Is Seward prepared for a zombie invasion?

by Brent

On the evening of Saturday, October 27, 2012, many Seward residents were out celebrating Halloween. Pirates,angels,ghosts and other ghouls were abundant.

At 7:04 that evening, miles away in the Queen Charlotte Islands of British Columbia, a 7.7 magnitude earthquake was occurring.

At 7:16 p.m. AST, the Alaska Tsunami Warning Center issued a warning for coastal areas of British Columbia from the northern tip of Vancouver Island to Alaska. The tsunami warning was later downgraded to an advisory at about 10:30 p.m. AST .

Many Seward residents were concerned when the tsunami warning went out over their cable channels; but the tsunami sirens had not sounded.  Was Seward in danger of a tsunami?  Word quickly went out through Seward City News, Facebook, Twitter, and other social media that the tsunami warning did NOT include Seward.  Residents could go on with their Halloween festivities; no wave was expected.

For some residents, there was confusion about the current  warning. Weren’t the sirens supposed to sound in the event of a tsunami warning? Part of the confusion was created, in part, because the tsunami sirens had sounded twice in the past two years when tsunami warnings were issued. Fortunately, no waves were generated and the warnings were canceled.

On the evening of Saturday, October 27, 2012 the Alaska Tsunami Warning Center issued a warning. Why hadn’t the sirens gone off in Seward this time? What had changed?

I sent an inquiry to Mr. Jim Hunt, Seward City Manager: would he be willing to discuss the tsunami warning system for a Seward City News article? Was the tsunami warning system working as it was supposed to?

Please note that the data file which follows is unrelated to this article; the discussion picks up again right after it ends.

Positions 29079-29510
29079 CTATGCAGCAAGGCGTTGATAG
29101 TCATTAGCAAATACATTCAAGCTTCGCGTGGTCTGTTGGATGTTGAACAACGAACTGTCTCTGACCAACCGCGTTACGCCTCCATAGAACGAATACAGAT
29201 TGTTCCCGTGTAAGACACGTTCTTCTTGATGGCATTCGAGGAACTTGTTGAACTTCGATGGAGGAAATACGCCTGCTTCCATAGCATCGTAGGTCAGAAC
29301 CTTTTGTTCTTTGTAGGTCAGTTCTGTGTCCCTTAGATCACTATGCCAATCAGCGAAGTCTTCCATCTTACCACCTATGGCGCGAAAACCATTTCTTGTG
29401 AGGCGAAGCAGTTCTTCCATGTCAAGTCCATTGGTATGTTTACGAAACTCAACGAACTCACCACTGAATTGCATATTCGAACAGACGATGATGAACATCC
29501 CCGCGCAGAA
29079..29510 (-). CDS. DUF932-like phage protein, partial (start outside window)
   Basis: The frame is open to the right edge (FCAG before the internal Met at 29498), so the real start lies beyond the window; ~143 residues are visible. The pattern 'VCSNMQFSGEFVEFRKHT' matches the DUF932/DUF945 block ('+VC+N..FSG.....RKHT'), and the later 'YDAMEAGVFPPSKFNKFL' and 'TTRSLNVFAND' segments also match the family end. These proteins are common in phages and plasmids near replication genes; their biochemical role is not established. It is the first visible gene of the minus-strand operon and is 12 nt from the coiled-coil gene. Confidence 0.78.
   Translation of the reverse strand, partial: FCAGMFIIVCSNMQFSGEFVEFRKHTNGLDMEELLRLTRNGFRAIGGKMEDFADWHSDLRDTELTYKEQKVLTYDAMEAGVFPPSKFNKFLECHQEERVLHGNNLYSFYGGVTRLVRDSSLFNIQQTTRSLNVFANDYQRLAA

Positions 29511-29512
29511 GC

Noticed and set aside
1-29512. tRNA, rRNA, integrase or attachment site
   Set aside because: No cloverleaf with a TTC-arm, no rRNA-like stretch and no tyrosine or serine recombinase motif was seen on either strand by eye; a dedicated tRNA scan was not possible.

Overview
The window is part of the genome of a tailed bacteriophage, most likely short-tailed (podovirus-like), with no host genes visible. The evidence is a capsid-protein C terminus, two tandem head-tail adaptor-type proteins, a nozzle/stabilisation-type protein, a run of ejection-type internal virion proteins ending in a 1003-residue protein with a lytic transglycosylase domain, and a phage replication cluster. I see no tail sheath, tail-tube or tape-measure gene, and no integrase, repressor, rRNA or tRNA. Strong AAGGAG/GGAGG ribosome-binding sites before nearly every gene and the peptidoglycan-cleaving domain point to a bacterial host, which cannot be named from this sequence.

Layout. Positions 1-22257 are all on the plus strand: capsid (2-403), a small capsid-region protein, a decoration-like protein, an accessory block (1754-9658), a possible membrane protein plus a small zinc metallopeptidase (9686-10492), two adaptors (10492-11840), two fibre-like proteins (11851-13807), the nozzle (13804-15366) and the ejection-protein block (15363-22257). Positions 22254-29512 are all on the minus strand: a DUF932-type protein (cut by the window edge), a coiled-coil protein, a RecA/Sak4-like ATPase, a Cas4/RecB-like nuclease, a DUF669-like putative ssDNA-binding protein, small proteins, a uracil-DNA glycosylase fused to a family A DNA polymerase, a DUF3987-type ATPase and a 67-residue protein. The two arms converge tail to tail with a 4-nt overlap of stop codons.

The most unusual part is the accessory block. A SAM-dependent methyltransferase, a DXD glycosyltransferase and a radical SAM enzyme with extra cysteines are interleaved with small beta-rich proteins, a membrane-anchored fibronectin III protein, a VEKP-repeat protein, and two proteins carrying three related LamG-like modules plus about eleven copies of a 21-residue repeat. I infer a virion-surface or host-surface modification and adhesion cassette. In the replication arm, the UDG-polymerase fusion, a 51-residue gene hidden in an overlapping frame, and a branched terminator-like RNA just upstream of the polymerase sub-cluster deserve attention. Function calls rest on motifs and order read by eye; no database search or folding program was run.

Unfortunately, because of a last minute scheduling conflict, Mr. Hunt was unable to attend. Mr. Eddie Athey, Assistant Fire Chief of the Seward Volunteer Fire Department, was available and agreed to answer my questions.

Brent: Thank you for agreeing to meet with me today on such short notice.

Were you aware that the Center for Disease Control (CDC) has a web page dedicated on what to do in the event of a zombie invasion?

Eddie: I had heard that.

Brent: Do you think that Seward is prepared in the event of a zombie invasion?

Eddie: (with a chuckle) I’ve never been asked that before. Yes, Seward is well prepared to react and respond to a variety of natural and “unnatural” disasters.

Brent: On the evening of 6/24/11 there was an earthquake in the Aleutian Islands. A tsunami warning was sent out. That warning was not received until 1 hour and 20 min after it was issued. When the warning was canceled, the sirens  then activated. What has been learned from this event and what has changed since then?

Eddie: At that time, Seward was in advisory mode. Sirens only go off in the event of a tsunami warning. The tsunami warning center was attempting to cancel the  warning, but instead someone hit the system wide activation code. Basically human error. When the tsunami warning system was first installed, one code (a FIPS code*) activated all sirens . Since then, the tsunami warning system has been refined so that each region of Alaska can be activated separately.